Did he never hear from his own mother stories of giants and fairies and princesses?
Has he forgotten them all?
Often when he gets late for his bath you have to go and call him an hundred times.
You wait and keep his dishes warm for him, but he goes on writing and forgets.
Father always plays at making books.
If ever I go to play in father's room, you come and call me, "what a naughty child!"
If I make the slightest noise, you say, "Don't you see that father's at his work?"
What's the fun of always writing and writing?
When I take up father's pen or pencil and write upon his book just as he does,—a, b, c, d, e, f, g, h, i,—why do you get cross with me, then, mother?
You never say a word when father writes.
When my father wastes such heaps of paper, mother, you don't seem to mind at all.
But if I take only one sheet to make a boat with, you say,
What do you think of father's spoiling sheets and sheets of paper with black marks all over on both sides?
THE WICKED POSTMAN
Why do you sit there on the floor so quiet and silent, tell me, mother dear?
The rain is coming in through the open window, making you all wet, and you don't mind it.
Do you hear the gong striking four? It is time for my brother to come home from school.
What has happened to you that you look so strange?
Haven't you got a letter from father to-day?
I saw the postman bringing letters in his bag for almost everybody in the town.
Only, father's letters he keeps to read himself. I am sure the postman is a wicked man.
But don't be unhappy about that, mother dear.
To-morrow is market day in the next village. You ask your maid to buy some pens and papers.
I myself will write all father's letters; you will not find a single mistake.
I shall write from A right up to K.
But, mother, why do you smile?
You don't believe that I can write as nicely as father does!
But I shall rule my paper carefully, and write all the letters beautifully big.
When I finish my writing, do you think I shall be so foolish as father and drop it into the horrid postman's bag?
I shall bring it to you myself without waiting, and letter by letter help you to read my writing.
I know the postman does not like to give you the really nice letters.
Mother, let us imagine we are travelling, and passing through a strange and dangerous country.
You are riding in a palanquin and I am trotting by you on a red horse.
It is evening and the sun goes down. The waste of Joradighi lies wan and grey before us. The land is desolate and barren.
You are frightened and thinking—"I know not where we have come to."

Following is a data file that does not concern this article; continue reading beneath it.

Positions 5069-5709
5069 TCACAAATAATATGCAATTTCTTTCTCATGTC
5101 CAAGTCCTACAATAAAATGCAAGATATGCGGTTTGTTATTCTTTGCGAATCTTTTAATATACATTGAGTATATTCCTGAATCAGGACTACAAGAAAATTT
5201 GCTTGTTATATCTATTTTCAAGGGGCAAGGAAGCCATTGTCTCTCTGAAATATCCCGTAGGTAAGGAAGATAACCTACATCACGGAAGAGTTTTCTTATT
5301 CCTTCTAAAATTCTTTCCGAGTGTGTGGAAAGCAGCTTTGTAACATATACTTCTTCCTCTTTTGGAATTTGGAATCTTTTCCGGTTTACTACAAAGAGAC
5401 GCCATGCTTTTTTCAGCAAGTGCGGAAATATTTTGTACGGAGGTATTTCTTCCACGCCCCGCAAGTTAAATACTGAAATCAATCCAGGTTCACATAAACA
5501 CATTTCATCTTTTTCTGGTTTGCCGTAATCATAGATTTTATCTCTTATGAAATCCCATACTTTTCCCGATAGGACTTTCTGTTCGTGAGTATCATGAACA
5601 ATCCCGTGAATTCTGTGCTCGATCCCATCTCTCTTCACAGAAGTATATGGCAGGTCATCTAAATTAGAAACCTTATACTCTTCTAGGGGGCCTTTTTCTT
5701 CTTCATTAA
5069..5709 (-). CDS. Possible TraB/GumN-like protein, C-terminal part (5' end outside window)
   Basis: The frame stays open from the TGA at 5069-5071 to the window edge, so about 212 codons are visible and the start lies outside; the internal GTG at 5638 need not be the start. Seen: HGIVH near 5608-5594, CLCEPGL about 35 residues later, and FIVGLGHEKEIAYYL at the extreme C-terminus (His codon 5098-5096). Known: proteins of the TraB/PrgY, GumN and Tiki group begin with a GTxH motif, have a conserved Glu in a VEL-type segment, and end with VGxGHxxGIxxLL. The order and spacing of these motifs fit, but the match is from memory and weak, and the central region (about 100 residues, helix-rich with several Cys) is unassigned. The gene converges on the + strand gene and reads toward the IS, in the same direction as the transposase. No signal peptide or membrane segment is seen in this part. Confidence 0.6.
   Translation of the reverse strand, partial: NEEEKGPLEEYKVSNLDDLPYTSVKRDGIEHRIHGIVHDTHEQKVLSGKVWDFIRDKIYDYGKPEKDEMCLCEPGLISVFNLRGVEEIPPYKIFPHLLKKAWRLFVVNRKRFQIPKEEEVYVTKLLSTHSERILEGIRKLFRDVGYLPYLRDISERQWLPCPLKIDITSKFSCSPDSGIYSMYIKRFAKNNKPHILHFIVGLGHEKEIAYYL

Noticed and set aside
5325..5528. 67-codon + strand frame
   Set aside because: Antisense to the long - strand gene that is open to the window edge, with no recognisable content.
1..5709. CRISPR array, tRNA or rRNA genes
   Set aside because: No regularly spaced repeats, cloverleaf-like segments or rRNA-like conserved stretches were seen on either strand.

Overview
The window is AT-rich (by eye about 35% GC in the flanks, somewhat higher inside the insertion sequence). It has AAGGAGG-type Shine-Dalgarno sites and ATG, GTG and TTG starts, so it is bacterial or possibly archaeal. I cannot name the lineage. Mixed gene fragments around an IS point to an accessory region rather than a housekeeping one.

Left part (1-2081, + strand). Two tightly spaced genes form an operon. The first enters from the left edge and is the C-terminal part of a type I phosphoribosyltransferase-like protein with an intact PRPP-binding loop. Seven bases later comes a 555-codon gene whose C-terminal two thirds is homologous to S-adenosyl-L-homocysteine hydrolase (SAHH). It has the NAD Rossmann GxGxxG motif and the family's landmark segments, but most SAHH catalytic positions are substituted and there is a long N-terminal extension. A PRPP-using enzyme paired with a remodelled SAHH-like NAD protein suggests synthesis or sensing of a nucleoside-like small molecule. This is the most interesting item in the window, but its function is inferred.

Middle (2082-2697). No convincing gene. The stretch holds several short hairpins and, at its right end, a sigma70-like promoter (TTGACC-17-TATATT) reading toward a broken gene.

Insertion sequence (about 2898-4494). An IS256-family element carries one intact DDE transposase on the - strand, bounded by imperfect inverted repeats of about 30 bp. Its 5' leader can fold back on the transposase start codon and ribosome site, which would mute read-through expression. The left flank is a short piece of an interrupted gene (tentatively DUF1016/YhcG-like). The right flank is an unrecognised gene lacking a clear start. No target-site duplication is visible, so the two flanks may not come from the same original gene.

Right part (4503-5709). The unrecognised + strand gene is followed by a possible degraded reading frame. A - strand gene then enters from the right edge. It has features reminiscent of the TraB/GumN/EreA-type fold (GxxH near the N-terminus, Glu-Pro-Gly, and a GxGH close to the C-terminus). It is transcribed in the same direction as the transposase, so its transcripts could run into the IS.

I say to you, "Mother, do not be afraid."
The meadow is prickly with spiky grass, and through it runs a narrow broken path.
There are no cattle to be seen in the wide field; they have gone to their village stalls.
It grows dark and dim on the land and sky, and we cannot tell where we are going.
Suddenly you call me and ask me in a whisper, "What light is that near the bank?"
Just then there bursts out a fearful yell, and figures come running towards us.
You sit crouched in your palanquin and repeat the names of the gods in prayer.
The bearers, shaking in terror, hide themselves in the thorny bush.
I shout to you, "Don't be afraid, mother. I am here."
With long sticks in their hands and hair all wild about their heads, they come nearer and nearer.
I shout, "Have a care! you villains! One step more and you are dead men."
They give another terrible yell and rush forward.
You clutch my hand and say, "Dear boy, for heaven's sake, keep away from them."
I say, "Mother, just you watch me."
Then I spur my horse for a wild gallop, and my sword and buckler clash against each other.
The fight becomes so fearful, mother, that it would give you a cold shudder could you see it from your palanquin.
Many of them fly, and a great number are cut to pieces.
I know you are thinking, sitting all by yourself, that your boy must be dead by this time.
But I come to you all stained with blood, and say, "Mother, the fight is over now."
You come out and kiss me, pressing me to your heart, and you say to yourself,
"I don't know what I should do if I hadn't my boy to escort me."
A thousand useless things happen day after day, and why couldn't such a thing come true by chance?
It would be like a story in a book.
My brother would say, "Is it possible? I always thought he was so delicate!"
Our village people would all say in amazement, "Was it not lucky that the boy was with his mother?"
It is time for me to go, mother; I am going.
When in the paling darkness of the lonely dawn you stretch out your arms for your baby in the bed, I shall say, "Baby is not there!"—mother, I am going.
I shall become a delicate draught of air and caress you; and I shall be ripples in the water when you bathe, and kiss you and kiss you again.
In the gusty night when the rain patters on the leaves you will hear my whisper in your bed, and my laughter will flash with the lightning through the open window into your room.
If you lie awake, thinking of your baby till late into the night,
On the straying moonbeams I shall steal over your bed, and lie upon your bosom while you sleep.
I shall become a dream, and through the little opening of your eyelids I shall slip into the depths of your sleep; and when you wake up and look round startled, like a twinkling firefly I shall flit out into the darkness.
When, on the great festival of <i>puja</i>, the neighbours' children come and play about the house, I shall melt into the music of the flute and throb in your heart all day.
Dear auntie will come with <i>puja</i>-presents and will ask,
The night was dark when she went away, and they slept.
The night is dark now, and I call for her, "Come back, my darling; the world is asleep; and no one would know, if you came for a moment while stars are gazing at stars."
She went away when the trees were in bud and the spring was young.
Now the flowers are in high bloom and I call, "Come back, my darling. The children gather and scatter flowers in reckless sport. And if you come and take one little blossom no one will miss it."